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  1. The next selection was Alice Walker’s The Color Purple for a very clear reason, because it is about sisterhood and feminism and despite its depressing tone it is optimistic, the strong narrative demonstrating the power that women can manifest together, even against the realms of oppression. As a leader with a gender balanced Cabinet the impact is wholly apparent in Scotland.

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  1. Jane Austen’s Pride and Prejudice was perhaps a surprise choice but it is a comforting selection as it demonstrates that in amongst the deep political thinking, Nicola Sturgeon believes wholeheartedly in the power of love. She celebrates love. Love and power are a formidable combination for a nation’s leader to possess so thanks Jane!

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  1. (Yes, six, she sneaked in an extra one!) And so to politics, the next choice another book little known by the audience. It was Doris Kearns Goodman’s Team of Rivals, the historian’s examination of the Presidency and legacy of the ‘Politcal Genuis of Abraham Lincoln’. The First Minister found Lincoln’s ability to form coalitions around him in a time of huge political and civil unrest fascinating and formidable. She suggested that another UK leader could learn from it…

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A great evening and one where myself and my sister Pauline, and the rest of this captivated audience, swung freely on its open, palpable landscape. The book choices were interesting and challenging and the carefully constructed, yet liquid, conversation was stimulating and brilliantly led by Clare English.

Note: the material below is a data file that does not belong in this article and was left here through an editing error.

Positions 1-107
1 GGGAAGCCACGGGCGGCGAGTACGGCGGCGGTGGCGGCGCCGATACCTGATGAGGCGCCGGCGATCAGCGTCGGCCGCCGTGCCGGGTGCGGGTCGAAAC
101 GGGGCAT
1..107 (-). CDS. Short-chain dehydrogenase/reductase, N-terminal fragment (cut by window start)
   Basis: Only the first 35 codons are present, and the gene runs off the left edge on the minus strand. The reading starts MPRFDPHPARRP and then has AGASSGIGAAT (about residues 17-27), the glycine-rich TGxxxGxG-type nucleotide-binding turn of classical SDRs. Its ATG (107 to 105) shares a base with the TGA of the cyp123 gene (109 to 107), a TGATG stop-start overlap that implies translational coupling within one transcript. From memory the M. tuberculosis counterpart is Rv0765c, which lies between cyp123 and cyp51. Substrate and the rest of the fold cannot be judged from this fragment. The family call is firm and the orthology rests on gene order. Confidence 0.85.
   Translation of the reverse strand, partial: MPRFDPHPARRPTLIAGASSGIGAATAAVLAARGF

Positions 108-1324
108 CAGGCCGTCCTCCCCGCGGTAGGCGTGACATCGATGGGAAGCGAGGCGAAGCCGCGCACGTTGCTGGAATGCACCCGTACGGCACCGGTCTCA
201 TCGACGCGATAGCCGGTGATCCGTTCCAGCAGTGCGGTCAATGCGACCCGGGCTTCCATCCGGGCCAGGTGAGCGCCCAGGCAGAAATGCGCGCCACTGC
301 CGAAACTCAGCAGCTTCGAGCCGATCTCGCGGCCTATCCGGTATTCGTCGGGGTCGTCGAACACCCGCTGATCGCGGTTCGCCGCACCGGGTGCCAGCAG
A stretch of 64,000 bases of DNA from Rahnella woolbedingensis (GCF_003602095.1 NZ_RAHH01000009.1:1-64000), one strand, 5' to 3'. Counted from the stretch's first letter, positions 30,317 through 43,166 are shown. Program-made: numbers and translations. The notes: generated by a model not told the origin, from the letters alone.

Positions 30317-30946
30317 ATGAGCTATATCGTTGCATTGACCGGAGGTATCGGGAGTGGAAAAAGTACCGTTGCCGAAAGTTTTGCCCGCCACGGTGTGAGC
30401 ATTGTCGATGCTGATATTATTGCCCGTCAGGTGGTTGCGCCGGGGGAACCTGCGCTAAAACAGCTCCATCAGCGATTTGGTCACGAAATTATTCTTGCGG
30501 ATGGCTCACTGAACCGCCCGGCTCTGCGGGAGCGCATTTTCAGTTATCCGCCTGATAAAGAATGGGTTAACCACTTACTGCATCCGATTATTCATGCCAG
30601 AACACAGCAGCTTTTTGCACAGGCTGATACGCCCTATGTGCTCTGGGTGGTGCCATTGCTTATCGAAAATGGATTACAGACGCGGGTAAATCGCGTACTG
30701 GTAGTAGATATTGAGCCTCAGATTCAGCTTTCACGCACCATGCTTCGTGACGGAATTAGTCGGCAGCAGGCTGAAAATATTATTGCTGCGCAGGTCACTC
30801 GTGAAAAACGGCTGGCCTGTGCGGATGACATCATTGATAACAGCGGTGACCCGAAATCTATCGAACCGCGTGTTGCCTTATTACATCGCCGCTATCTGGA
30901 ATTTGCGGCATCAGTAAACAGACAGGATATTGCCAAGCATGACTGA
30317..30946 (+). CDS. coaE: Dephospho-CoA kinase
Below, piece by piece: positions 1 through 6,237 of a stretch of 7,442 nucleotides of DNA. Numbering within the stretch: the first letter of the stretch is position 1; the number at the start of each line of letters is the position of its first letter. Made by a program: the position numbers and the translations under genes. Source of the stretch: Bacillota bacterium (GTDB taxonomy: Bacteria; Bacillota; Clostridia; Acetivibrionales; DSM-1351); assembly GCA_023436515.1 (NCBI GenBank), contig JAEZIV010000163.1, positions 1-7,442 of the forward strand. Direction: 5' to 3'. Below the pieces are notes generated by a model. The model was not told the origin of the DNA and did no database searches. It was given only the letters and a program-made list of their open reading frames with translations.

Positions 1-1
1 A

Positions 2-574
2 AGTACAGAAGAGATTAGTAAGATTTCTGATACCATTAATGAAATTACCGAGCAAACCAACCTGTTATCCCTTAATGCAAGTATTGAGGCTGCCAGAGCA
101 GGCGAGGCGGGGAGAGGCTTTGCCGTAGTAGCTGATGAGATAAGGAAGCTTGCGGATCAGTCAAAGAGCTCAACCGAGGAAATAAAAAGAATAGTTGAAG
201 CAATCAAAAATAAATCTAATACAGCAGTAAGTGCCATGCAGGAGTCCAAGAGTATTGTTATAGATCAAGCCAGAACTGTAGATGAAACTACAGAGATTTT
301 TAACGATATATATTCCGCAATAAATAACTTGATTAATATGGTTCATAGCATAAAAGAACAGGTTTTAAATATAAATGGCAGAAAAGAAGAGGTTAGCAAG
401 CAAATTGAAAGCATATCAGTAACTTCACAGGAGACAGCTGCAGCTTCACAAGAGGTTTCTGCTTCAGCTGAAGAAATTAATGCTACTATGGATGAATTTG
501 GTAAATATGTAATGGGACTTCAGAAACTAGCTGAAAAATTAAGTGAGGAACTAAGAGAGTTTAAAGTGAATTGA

Fun, enlightening, intellectual and lasting, the chat wasn’t all books per say. We also learned about the First Minister’s love of the vernacular, the earthy right to speak in tune with the environment. She borrowed McIlvanney’s phrase of it being “English in its underwear”. (Being a champion of authentic dialect I am thrilled by this so maybe I’ll send on a copy of The Birds That Never Flew!).

We swayed a  little harder when we learned about a passion for the 1970s TV series Crown Court, (swaying in recognition, the theme tune instantly playing out in the minds of those of us who remembered) and we laughed hard when with super quick wit she teased her counterpart Willie Rennie, a gentle chiding that was respectful as well as humorous. As if a captive audience of book lovers needed reminding that one of the best experiences in the world is to lose yourself in a good book, we nodded affirmatively when she told us so, now a collective, all as one.

Nicola Sturgeon rounded up by telling us her big three: historical fiction, crime fiction, and political biographies.

The last political biography she read was about Margaret Thatcher. At the Q & A session I asked her a question. “Presumably, you didn’t read a book about Thatcher for pleasure…so what was the last book you consumed for pleasure and what did you think of it?

It was another love story. Christopher Brookmyre’s The Black Widow, an interesting Valentine’s gift from her husband. As it transpired it was an apt and loving gift. She adored it, just like the audience adored her. My sister Pauline and I left the theatre buoyed. There was a lot of love in that room, and it wasn’t all for books.

What books have made you?